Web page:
Yoshiro Mori and Kishida meaningfully overheard… “bizarre photos” of an Abe faction political fund party.
This is the power of the largest faction.
On May 16, members of the Seiwa-kai (Abe Faction), the largest faction of the Liberal Democratic Party, lined up in a row at the entrance of a hotel banquet hall in Tokyo to form a “flower aisle. The Seiwa-kai’s political fund party was being held, and all the lawmakers were there to welcome the supporters who attended.
The party was led this year by 73-year-old Shionoya Ryu, a member of the House of Representatives. He has led the Seiwa-kai faction as acting chairman since the death of former Prime Minister Shinzo Abe (67), and this time he was on stage to deliver a representative speech. The Seiwa-kai is crowded with big-name Diet members, including Kōichi Hagiuda, 59, chairman of the policy research committee, and Yasutoshi Nishimura, 60, minister of economy, trade, and industry, who are vying for the next prime minister’s seat, and are fighting for supremacy above the water level. This party was also an occasion for such lawmakers to check each other.
Many of them were attending the party for the first time, including Satsuki Katayama (64), who switched sides to the Abe faction last year after falling out with the Nikai faction, and Nobuchiro Kishi (31), nephew of former Prime Minister Abe, who won the Yamaguchi 2nd district by-election this April.
About 3,000 people attended the meeting. Every year, political fundraisers of various factions are held in mid-May, but this year’s event was held on high alert, perhaps because it was before the G7 summit in Hiroshima. The “big-name guests,” including Vice President Taro Aso (82) and Natsuo Yamaguchi (70), leader of the New Komeito Party, entered with SPs from the back entrance, rather than through the flower aisle made by the lawmakers.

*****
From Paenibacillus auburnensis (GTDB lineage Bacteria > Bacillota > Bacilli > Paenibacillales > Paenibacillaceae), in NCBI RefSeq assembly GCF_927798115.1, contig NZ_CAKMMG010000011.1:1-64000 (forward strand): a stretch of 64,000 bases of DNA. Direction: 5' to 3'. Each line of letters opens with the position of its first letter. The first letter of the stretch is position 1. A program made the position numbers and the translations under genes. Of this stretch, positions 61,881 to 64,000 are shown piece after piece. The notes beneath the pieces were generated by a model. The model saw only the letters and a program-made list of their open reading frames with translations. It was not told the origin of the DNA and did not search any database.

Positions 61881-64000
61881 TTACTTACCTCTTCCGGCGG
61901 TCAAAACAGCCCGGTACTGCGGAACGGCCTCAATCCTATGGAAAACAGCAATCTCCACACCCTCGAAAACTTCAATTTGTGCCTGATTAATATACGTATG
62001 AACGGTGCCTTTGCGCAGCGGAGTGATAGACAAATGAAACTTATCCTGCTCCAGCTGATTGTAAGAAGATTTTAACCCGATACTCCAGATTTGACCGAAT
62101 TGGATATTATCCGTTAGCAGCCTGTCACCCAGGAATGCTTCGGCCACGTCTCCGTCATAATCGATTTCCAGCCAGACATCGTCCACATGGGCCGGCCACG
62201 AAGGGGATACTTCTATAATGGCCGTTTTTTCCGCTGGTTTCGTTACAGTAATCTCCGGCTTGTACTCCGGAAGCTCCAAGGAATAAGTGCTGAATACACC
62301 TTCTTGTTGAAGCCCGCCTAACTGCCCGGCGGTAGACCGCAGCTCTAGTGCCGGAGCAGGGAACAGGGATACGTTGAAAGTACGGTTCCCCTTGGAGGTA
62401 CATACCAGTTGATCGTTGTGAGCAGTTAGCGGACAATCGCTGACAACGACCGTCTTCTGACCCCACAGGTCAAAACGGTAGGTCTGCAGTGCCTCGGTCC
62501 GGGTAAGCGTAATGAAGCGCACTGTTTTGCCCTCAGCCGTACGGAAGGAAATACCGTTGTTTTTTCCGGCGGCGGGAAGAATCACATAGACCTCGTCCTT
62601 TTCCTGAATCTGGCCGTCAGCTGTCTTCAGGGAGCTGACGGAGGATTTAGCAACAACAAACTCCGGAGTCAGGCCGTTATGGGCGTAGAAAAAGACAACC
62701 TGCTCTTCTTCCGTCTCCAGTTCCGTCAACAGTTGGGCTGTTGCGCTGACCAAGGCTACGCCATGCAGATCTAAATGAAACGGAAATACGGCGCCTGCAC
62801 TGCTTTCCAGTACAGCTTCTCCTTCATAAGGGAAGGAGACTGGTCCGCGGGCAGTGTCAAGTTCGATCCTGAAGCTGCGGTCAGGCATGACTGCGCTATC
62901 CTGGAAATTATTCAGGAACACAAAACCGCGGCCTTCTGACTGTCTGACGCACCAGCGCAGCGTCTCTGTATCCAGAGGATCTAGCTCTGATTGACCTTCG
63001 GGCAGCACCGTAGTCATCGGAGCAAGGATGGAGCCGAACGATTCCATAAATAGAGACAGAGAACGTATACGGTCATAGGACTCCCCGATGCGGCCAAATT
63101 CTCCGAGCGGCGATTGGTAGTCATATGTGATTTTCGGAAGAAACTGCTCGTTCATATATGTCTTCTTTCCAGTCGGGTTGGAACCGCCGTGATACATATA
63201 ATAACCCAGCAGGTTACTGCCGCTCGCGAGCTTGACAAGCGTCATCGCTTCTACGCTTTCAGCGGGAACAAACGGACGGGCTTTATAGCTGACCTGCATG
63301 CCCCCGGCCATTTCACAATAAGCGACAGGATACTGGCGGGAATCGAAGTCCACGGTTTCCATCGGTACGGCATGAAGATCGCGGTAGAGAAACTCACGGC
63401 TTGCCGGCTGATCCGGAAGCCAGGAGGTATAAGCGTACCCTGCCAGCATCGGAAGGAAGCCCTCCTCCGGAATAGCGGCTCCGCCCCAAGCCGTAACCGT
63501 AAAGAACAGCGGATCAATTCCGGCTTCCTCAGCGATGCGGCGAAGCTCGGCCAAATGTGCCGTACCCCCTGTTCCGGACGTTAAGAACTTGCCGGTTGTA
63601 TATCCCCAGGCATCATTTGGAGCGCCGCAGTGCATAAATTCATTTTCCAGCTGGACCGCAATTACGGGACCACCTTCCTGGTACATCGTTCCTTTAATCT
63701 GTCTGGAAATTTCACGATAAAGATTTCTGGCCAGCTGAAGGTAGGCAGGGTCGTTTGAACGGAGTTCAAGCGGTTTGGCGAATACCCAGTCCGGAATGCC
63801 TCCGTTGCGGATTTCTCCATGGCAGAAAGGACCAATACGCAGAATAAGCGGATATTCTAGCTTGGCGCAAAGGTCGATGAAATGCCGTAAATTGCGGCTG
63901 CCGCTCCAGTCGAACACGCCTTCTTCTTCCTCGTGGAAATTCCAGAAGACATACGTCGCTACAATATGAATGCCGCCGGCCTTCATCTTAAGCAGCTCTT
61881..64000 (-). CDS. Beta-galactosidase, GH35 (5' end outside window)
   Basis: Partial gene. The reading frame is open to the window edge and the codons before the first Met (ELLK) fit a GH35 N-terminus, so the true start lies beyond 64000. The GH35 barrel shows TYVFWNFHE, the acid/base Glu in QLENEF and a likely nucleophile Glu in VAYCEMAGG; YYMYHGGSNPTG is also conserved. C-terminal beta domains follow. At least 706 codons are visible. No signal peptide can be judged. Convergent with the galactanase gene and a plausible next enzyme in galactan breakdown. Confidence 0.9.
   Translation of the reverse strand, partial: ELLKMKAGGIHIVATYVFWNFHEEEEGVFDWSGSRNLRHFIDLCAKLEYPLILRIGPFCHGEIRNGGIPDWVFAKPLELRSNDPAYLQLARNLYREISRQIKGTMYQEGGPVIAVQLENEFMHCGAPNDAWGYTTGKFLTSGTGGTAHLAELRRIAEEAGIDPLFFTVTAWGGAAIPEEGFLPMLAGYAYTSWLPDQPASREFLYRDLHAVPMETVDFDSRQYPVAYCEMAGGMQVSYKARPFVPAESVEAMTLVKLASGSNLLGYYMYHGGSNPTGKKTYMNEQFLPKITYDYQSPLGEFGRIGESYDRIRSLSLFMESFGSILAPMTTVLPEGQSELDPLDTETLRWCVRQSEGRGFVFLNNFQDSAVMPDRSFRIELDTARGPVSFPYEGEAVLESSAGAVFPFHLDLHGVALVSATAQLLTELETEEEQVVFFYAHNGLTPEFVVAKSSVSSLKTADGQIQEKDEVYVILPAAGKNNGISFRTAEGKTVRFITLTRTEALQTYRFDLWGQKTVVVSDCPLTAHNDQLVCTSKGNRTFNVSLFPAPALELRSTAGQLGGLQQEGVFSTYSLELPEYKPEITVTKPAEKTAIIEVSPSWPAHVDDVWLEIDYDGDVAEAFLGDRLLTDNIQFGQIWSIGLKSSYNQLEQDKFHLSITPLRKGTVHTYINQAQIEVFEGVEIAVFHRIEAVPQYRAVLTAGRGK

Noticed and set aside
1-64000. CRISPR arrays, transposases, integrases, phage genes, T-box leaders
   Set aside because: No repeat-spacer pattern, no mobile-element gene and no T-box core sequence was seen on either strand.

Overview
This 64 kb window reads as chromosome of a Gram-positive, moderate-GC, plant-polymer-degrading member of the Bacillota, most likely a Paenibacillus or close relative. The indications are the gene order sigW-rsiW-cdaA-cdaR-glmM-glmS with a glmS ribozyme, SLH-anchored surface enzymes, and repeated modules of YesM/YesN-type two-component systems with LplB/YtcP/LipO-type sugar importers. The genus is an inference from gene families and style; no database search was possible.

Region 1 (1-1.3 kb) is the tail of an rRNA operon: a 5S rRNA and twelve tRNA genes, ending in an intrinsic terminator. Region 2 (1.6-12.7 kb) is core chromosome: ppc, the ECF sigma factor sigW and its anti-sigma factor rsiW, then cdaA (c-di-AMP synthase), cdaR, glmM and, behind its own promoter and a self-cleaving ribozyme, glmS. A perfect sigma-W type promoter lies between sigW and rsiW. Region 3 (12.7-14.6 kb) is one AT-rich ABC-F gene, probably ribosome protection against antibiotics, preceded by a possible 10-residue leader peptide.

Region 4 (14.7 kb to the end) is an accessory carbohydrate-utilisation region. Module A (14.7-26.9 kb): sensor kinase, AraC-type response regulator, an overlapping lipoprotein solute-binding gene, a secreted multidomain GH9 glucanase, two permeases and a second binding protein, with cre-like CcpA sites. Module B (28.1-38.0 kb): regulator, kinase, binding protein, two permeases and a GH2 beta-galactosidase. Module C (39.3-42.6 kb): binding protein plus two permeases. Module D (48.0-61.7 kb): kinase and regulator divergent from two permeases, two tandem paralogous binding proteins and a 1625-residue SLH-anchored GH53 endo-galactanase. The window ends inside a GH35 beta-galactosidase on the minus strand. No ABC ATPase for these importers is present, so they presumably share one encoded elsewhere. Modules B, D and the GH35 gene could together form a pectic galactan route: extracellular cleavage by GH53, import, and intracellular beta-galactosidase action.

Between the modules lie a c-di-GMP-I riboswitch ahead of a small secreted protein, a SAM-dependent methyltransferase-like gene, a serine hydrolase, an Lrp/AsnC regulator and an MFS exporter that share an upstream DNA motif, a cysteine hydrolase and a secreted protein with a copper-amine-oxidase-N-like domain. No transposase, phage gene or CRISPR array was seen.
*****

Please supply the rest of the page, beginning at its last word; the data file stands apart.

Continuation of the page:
In addition to Prime Minister Fumio Kishida (65), former Prime Minister Yoshiro Mori (85), a former leader of the Seiwa-kai, was also at the party. Upon seeing Mori, who still exudes authority 20 years after stepping down as prime minister, Kishida rushed to his side to ask him something. What was the conversation they had?
I don’t know if the conversation with Kishida was the impetus, but Prime Minister Mori left the party midway through. He is known as the “king of gibberish.” At the LDP Upper House political fundraiser in March of this year, he caused controversy when he said, “I don’t like the idea of being with a woman,” referring to his experience in the 2009 general election. Party officials expressed relief that Mr. Mori did not have to give a speech.
Was this “crisis management” just before the summit?
(Some titles in the text are omitted.)
Photo： Takeshi Kinugawa